On September 10, 2020, the US State Department through Secretary Mike Pompeo announced the public designation of the former Director of Passport and Visas due to his involvement in significant corruption.
“In his official capacity at the Ministry of Foreign Affairs from 2018 to 2019, Mr. Wonplo was involved in passport fraud that undermined the rule of law, reduced the Liberian public’s faith in their government’s management of identification and travel documents, and compromised the integrity and security of immigration processes.
“This designation is made under Section 7031(c) of the Department of State, Foreign Operations, and Related Programs Appropriations Act, 2020 (Div. G, P.L. 116-94). Under Section 7031(c), once the Secretary of State designates officials of foreign governments for their involvement, directly or indirectly, in significant corruption, those individuals and their immediate family members are ineligible for entry into the United States. The law also requires the Secretary of State to either publicly or privately designate such officials and their immediate family members.
“In addition to Mr. Wonplo, I am announcing the public designation of his spouse, Dennice Wonplo, and their minor children.
“This designation reaffirms U.S. commitment to standing with the people and government of Liberia in their fight against corruption. The Department will continue to use these authorities to promote accountability for corrupt actors in this region and globally.”
But Wonplo now says the US State Department has been willfully misinformed by the Liberian government through the Ministry of Foreign Affairs for the sole purpose of covering up corrupt practices and ties to potential terrorists and drug dealers alike.
According to him, because of this pronouncement by the US State Department, the Liberian government will go at any length to silence me. “And killing me is an option for them.”
He said, “It was made clear in a meeting last week according to my source that I must be captured before the US Government gets to me.”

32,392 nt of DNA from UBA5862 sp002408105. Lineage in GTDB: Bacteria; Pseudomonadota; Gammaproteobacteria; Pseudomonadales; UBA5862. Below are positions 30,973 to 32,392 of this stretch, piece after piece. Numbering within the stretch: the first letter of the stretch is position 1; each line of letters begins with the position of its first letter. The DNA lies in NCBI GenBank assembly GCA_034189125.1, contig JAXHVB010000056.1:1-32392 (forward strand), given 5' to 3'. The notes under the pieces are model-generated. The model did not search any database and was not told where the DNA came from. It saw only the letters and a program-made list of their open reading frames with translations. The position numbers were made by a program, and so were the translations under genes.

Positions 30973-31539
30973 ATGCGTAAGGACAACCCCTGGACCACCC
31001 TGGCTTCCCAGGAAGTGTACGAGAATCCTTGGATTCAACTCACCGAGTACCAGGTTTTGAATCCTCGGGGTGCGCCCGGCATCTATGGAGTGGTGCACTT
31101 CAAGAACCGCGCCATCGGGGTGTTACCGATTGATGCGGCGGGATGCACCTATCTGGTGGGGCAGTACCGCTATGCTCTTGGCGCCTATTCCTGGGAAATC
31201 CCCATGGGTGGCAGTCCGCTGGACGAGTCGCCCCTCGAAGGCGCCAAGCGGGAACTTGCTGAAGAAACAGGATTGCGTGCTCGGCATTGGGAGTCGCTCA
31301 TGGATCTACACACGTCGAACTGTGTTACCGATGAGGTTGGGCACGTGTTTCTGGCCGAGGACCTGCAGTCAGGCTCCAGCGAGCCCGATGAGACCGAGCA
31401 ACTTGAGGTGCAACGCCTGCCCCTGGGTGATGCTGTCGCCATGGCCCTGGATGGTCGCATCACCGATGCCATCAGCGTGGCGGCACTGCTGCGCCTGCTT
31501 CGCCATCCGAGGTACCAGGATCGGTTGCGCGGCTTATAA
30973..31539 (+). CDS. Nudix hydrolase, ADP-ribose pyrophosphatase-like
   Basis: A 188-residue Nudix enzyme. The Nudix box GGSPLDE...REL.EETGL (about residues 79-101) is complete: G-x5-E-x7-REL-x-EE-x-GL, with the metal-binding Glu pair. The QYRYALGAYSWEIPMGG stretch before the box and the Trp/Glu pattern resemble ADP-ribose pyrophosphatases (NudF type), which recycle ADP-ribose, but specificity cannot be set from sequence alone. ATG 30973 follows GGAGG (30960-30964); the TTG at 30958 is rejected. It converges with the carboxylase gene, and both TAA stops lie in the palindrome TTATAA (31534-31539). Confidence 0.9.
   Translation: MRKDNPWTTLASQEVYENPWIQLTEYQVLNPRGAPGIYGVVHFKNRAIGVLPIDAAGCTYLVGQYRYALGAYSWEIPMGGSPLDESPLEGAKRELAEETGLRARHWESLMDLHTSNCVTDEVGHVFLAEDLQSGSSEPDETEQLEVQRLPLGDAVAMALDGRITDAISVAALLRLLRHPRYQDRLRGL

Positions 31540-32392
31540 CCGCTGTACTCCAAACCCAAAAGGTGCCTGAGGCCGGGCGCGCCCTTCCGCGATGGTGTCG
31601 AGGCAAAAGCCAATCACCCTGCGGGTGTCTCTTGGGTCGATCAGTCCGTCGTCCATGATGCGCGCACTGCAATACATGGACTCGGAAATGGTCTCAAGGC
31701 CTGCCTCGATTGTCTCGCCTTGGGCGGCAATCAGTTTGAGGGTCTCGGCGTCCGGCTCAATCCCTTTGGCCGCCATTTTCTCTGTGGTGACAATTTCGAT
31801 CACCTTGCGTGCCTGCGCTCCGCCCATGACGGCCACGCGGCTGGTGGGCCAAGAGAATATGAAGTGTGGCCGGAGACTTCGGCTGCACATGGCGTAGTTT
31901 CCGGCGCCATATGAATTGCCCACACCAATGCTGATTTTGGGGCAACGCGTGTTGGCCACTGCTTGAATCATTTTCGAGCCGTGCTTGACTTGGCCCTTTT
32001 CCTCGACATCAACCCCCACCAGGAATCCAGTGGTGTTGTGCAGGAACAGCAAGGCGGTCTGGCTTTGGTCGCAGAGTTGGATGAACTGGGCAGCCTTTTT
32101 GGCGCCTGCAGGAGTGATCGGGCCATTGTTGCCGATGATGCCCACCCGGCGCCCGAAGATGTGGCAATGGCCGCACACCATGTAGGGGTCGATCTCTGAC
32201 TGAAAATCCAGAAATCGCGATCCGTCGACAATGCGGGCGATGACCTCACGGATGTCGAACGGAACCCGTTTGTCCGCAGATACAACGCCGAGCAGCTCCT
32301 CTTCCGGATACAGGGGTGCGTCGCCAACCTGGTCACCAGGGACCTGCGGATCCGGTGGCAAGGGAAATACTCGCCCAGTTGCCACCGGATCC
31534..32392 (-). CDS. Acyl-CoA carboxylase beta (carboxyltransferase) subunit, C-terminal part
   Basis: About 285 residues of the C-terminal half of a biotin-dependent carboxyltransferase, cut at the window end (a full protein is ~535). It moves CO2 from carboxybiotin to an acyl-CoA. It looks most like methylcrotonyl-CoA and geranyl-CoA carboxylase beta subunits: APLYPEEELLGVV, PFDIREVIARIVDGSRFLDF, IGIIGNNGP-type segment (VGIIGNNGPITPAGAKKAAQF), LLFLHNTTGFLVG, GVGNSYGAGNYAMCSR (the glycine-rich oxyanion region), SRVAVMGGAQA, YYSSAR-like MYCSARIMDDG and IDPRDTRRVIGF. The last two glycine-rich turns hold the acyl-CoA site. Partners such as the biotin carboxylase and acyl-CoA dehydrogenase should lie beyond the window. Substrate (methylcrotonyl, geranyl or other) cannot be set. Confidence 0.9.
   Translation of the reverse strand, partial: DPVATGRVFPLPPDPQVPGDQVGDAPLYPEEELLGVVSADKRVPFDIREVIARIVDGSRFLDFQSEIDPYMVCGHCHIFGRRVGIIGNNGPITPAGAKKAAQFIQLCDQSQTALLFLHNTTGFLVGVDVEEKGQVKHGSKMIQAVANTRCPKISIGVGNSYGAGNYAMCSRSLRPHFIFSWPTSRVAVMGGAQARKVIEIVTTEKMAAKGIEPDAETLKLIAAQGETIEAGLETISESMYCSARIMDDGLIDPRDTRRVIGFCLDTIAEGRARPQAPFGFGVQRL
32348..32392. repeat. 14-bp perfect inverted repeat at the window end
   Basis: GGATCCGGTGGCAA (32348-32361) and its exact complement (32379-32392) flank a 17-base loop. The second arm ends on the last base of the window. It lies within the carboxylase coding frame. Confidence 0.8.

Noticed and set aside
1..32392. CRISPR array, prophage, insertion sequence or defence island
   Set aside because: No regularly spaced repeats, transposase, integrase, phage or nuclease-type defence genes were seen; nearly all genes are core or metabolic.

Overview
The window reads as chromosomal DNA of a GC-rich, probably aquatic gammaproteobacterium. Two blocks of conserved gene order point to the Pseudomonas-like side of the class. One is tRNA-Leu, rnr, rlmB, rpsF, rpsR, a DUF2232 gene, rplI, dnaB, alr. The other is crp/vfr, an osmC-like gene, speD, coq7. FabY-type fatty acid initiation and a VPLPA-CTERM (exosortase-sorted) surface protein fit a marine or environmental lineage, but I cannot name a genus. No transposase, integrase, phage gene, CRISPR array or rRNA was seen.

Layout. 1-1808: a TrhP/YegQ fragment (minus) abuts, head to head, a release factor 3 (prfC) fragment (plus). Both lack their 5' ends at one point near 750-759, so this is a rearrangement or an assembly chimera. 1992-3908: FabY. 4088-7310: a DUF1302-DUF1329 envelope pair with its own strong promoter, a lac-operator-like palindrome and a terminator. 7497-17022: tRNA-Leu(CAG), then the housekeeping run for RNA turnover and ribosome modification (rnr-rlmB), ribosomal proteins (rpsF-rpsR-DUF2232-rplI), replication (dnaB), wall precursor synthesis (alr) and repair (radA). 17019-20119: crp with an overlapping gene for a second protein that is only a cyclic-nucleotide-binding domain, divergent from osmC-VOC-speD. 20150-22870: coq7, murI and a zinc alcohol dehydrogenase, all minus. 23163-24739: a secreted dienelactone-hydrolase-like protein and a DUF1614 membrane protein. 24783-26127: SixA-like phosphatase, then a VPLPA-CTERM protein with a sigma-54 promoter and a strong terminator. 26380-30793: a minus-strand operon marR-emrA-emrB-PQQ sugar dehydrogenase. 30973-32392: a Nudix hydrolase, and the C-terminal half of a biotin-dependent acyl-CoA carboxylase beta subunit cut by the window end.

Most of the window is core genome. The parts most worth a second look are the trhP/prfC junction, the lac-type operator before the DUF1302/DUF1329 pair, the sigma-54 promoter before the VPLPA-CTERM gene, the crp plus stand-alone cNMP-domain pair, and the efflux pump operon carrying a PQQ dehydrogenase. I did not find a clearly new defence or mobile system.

Wonplo revealed that he is willing appear at the US Embassy near Monrovia to provide further information contained in his press release and other information the US State Department may need.
“My life and the lives of families and close friends are not safe. This is also an SOS call to ECOWAS and UNHCR.
“My fellow Liberians, CDCians and foot soldiers of the cause, the passport scarcity was planned illegally and executed by the Government represented by Gbehzongar Milton Findley and Cllr. Dweh Gray, Deputy Minister for Legal Affairs for personal gain by blocking Buck Press, the original provider of Liberian passports. Gbehzongar is currently using proceeds from said illegal transactions to fund his campaign.”
Wonplo promised that his next press release will say how cash flowed from the alleged illegal transactions carried out by Gbehzongar and Deweh, as well as the 4,250 passports saga as entrenched in the re-indictment by the government of Liberia.
Wonplo was arrested in August 2019 and sent along with a Nigerian national identified as Adedoyin E. Atiro and indicted by the state on three crimes–economic Sabotage, theft of property and criminal conspiracy.
The police charge sheet indicated that while serving as Passport Director in July 2019 and before his arrest in August 2019, at least 4,250 pieces of blank Liberian Passports were entrusted to the Passport and Visas Bureau under his supervision as Director of Passport at the Ministry of Foreign Affairs. Despite the wave of evidence against Wonplo the Judicial branch set him free.
The Criminal Court ‘C’ presided over by Judge Yarmie Quiqui Gbeisay dismissed charges against Wonplo and restored his liberty.
The dismissal of charges against the Defendant Wonplo by court was done on July 14, 2020, following a motion filed to dismiss charges against him by his lawyer due to failure by the prosecution team to prosecute the matter.
The dismissal of charges against the former Passport Director by the court was in line with Chapter 18 section 18.2 of the criminal procedure law which states that dismissal by court or failure to proceed with prosecution after two successive terms of court.
Following his release, Wonplo insisted he did nothing wrong, declaring: “Liberia is a country of laws.”